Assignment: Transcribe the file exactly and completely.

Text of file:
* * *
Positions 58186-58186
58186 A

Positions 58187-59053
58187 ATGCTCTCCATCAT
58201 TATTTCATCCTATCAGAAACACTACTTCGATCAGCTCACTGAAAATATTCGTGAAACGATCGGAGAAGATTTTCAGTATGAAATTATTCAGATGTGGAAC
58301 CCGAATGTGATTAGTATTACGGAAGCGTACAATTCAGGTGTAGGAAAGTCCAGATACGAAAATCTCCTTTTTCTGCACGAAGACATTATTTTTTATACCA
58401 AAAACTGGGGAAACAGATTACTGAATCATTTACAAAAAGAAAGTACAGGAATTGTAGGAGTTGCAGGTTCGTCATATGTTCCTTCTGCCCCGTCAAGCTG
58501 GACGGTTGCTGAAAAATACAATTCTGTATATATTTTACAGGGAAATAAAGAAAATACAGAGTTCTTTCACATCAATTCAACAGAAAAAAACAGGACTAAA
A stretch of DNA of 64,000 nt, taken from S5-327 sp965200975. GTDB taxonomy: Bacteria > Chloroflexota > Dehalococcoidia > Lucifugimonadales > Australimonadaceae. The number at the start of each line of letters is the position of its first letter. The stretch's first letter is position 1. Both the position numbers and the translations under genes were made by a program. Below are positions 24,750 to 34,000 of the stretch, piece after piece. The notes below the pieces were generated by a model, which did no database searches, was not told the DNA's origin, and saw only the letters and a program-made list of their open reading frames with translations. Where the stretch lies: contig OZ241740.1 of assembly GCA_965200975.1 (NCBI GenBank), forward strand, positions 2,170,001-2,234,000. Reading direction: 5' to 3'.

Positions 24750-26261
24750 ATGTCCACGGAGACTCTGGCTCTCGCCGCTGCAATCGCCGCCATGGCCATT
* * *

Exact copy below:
Positions 58186-58186
58186 A

Positions 58187-59053
58187 ATGCTCTCCATCAT
58201 TATTTCATCCTATCAGAAACACTACTTCGATCAGCTCACTGAAAATATTCGTGAAACGATCGGAGAAGATTTTCAGTATGAAATTATTCAGATGTGGAAC
58301 CCGAATGTGATTAGTATTACGGAAGCGTACAATTCAGGTGTAGGAAAGTCCAGATACGAAAATCTCCTTTTTCTGCACGAAGACATTATTTTTTATACCA
58401 AAAACTGGGGAAACAGATTACTGAATCATTTACAAAAAGAAAGTACAGGAATTGTAGGAGTTGCAGGTTCGTCATATGTTCCTTCTGCCCCGTCAAGCTG
58501 GACGGTTGCTGAAAAATACAATTCTGTATATATTTTACAGGGAAATAAAGAAAATACAGAGTTCTTTCACATCAATTCAACAGAAAAAAACAGGACTAAA
A stretch of DNA of 64,000 nt, taken from S5-327 sp965200975. GTDB taxonomy: Bacteria > Chloroflexota > Dehalococcoidia > Lucifugimonadales > Australimonadaceae. The number at the start of each line of letters is the position of its first letter. The stretch's first letter is position 1. Both the position numbers and the translations under genes were made by a program. Below are positions 24,750 to 34,000 of the stretch, piece after piece. The notes below the pieces were generated by a model, which did no database searches, was not told the DNA's origin, and saw only the letters and a program-made list of their open reading frames with translations. Where the stretch lies: contig OZ241740.1 of assembly GCA_965200975.1 (NCBI GenBank), forward strand, positions 2,170,001-2,234,000. Reading direction: 5' to 3'.

Positions 24750-26261
24750 ATGTCCACGGAGACTCTGGCTCTCGCCGCTGCAATCGCCGCCATGGCCATT